I've been reading through old posts here and on the Americans Living in Italy FB group, trying to find out some information for when we have more time to spend at our holiday home. I apologize for the long question, but better to have it in one place and there is a wealth of experience with this group! We won't retire from teaching for about 7 years, but will have a home there now and hopefully dual citizenship by the time we retire. My sincere thanks for any clarification anyone can share about my questions!!! 1. DH is working on JS. Once acknowledged, I can begin the JM application. If we are both dual citizens, are we required to notify the comune of our presence if we are just staying in our own home for an extended vacation LESS than 183 days? The only thing I've read that would make registering as a resident important is for the purchase of a car. I'm not worried about the medical benefit right now. 2. As we would be registered in AIRE, we don't want to have to register as a resident at the comune, then unregister when we head back to the US if we are staying less than 183 days per year. I don't think it makes sense to go back and forth like with residency. It sounds like registering with the comune cancels your AIRE registration, and we would have to reregister again with AIRE upon our return to the US. 3. I have read that as citizens we can register our home as a primary home in Italy though AIRE, which would reduce our IMU. Anyone have experience with this? Can this be done if only one homeowner has citizenship, or do we need to wait until the JM process is complete (which I know can take up to 4 years)? 4. If we decided to stay longer, and haven't registered, how does the Italian government know of our presence if we aren't residents? We are NOT planning to cheat the system, but how would they track us? It seems from what I've read that whether or not we are registered residents, the 183 day rule would apply. 5. I know that if DH is not a registered resident, I would not be allowed to stay longer than 90 days until the JM process is complete and I have an Italian passport, correct? 6. If we decided to declare residency and stay longer than 183 days, we are subject to income tax on our teacher pensions as citizens of Italy, (but as foreign residents that particular pension is not taxable), our withdrawals from our 403b accounts, and a tax foreign bank accounts. I think we would need to ay a wealth tax on our home in California, but I'm unclear if there is a difference on this wealth tax if we are foreign residents or citizen residents. What is the tax rate for foreign held real estate? Are the property taxes paid on our home in California deductible from the wealth tax we would pay in Italy? We might sell, but the wealth tax on the value our home near San Francisco could be affect our decision to keep our home or not.

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Italy expat forum topic
Rental Contract (22 replies)

We are in the process of applying for elective residency and juggling all the balls in the air, so to speak seems a bit of a challenge. As I understand it one must first obtain a rental contract prior to the visit to the Italian consulate in the US. 1 - Are landlords/owners willing to give rental contracts contingent upon successfully obtaining an ER Visa. 2 - Did you pay the deposits, realtor fee and first months rent upon issuance of the contract but during this waiting period? I understand it can take up to 90 days for the VISA to be granted. and the hold your passport so if one were to rent prior to and pay first month rent, fees, deposits anticipating a successful granting of the VISA you could not travel to use the property while waiting, is that so? Can anyone explain in detail how they navigated this illogical process? Can one apply for Elective residency while in Italy?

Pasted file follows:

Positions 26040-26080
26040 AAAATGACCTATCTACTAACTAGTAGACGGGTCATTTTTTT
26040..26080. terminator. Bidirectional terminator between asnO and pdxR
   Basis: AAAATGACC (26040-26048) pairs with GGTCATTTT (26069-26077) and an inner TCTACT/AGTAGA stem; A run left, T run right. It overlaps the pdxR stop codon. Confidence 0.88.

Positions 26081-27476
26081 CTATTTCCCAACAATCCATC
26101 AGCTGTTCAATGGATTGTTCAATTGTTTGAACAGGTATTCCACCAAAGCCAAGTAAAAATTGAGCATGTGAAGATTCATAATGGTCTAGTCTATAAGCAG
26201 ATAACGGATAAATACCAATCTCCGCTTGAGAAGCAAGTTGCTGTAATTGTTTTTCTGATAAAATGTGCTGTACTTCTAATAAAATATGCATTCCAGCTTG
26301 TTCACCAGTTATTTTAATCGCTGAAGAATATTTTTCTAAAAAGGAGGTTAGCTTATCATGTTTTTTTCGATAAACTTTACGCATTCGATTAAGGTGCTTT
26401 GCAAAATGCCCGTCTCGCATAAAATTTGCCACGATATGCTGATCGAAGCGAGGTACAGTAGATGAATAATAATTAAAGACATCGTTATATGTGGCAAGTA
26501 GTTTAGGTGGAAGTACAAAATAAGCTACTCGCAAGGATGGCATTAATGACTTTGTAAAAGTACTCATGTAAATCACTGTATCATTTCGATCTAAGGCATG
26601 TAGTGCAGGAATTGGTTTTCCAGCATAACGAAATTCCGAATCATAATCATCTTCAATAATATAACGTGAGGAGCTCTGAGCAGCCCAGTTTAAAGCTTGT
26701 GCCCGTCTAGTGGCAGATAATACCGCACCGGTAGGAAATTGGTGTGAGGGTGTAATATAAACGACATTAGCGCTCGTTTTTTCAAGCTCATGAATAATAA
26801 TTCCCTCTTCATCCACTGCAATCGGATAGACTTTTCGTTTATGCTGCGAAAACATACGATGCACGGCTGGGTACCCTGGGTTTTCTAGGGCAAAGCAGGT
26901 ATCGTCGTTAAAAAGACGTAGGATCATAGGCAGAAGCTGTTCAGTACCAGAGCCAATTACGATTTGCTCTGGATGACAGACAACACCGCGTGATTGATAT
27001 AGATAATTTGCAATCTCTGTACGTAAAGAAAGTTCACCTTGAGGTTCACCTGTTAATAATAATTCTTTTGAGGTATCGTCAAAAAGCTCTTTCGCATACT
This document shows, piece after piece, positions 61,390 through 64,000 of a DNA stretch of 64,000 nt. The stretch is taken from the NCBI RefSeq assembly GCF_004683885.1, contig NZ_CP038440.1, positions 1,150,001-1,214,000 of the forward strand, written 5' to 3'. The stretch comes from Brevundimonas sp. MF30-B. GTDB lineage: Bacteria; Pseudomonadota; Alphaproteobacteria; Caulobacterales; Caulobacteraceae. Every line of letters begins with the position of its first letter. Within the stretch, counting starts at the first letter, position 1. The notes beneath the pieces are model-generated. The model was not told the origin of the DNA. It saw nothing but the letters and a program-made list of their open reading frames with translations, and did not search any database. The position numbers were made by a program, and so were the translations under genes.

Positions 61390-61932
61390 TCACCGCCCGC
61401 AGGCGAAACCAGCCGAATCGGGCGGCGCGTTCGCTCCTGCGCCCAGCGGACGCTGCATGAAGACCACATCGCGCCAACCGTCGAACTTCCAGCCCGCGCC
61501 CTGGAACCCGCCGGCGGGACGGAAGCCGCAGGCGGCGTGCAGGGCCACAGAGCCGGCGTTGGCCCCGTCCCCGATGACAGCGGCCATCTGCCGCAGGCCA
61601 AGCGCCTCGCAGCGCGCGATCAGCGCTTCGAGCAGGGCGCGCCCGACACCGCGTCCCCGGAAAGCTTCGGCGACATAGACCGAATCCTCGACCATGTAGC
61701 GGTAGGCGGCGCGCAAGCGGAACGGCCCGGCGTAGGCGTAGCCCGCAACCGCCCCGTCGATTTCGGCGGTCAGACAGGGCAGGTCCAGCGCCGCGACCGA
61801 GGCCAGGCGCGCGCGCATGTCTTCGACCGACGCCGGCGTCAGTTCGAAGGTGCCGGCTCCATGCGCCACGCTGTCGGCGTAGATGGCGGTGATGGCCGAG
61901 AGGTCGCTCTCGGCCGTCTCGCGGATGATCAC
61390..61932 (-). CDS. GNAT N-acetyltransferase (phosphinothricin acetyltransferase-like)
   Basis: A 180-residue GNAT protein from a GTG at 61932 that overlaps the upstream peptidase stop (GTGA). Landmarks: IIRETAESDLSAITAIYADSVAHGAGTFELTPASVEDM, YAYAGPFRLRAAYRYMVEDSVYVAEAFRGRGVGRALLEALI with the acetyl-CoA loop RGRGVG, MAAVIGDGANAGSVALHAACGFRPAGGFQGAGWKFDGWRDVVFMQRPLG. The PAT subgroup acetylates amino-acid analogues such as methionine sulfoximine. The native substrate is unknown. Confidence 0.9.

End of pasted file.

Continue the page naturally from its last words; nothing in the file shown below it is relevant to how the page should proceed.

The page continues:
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Italy expat forum topic
Buying a Car (3 replies)

What do you need to buy a car in Italy? I am an American driver planning to move to Italy within 24 months and would like to buy a car. I am also a Irish citizen Don't speak Italian (yet) What is my easiest path to buy a car in Italy? Thanks in advance!

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Cigna Expat Health InsuranceExpatriate Health Insurance

Get a quote for expat health insurance in Italy from our partner, Cigna Global Health.
Get a Quote

Healthcare-in-ItalyHealthcare in Italy

An overview of the healthcare system in Italy - public and private hospitals, Servizio Sanitario Nazionale (SSN), getting your Tessera Sanitaria (healthcare card), vaccinations for Italy, prescription medication availability and more.

An overview of the healthcare system in Italy - public and private hospitals, Servizio Sanitario Nazionale (SSN), getting your Tessera Sanitaria (healthcare card), vaccinations for Italy, prescription...

5-Expat-Moms-Talk-about-Having-a-Baby-in-Italy5 Expat Moms Talk about Having a Baby in Italy

5 expat moms offer candid insight into what it's like giving birth in Italy - from bringing towels and toilet paper with you to the hospital to being refused pain medication. And, like most advice in Italy, word of mouth is the best way to find a good OB/GYN.

5 expat moms offer candid insight into what it's like giving birth in Italy - from bringing towels and toilet paper with you to the hospital to being refused pain medication. And, like most advice in...

9-Healthcare--Health-Insurance-Tips-for-Expats-in-Italy9 Healthcare & Health Insurance Tips for Expats in Italy

Expats in Italy share tips and advice about healthcare and health insurance in Italy. Advice about finding an English-speaking doctor, using The Sistema Sanitario Nazionale (SSN) and more.

Expats in Italy share tips and advice about healthcare and health insurance in Italy. Advice about finding an English-speaking doctor, using The Sistema Sanitario Nazionale (SSN) and more....

italy healthcare faqItaly Healthcare FAQ

Answers to some of the most commonly asked questions about healthcare and health insurance for expats in Italy.

italy healthcare infoItaly Healthcare Info

Additional information about healthcare and health insurance for foreigners in Italy.

healthcare in ArezzoHealthcare in Arezzo, Italy

Get established with a local doctor before you actually need one--you will need a primary car doctor to refer you to specialists.

healthcare in Healthcare in Italy

An expat in Italy discusses health care, pharmacies and health insurance costs. She explains that the cost of health insurance is nominal compared to the US and prescription medicine is very inexpens

healthcare in Healthcare in Italy

To seek a university hospital and or doctors associate with one. To ask the locals for references.

healthcare surveyAnswer Questions about Healthcare in Italy

Help others moving to Italy by answering a set of questions about health insurance, public healthcare in Italy, prescription medicine, quality of medical care and emergency services.

Having-a-Baby-In-ItalyExpats Talk about What it's Like Having a Baby in Italy

Read recent baby reports submitted for Montesilvano, Pescara and Genoa.

If you're an expat parent who had a baby abroad, write a report about your childbirth experiences to help other expecting expat parents.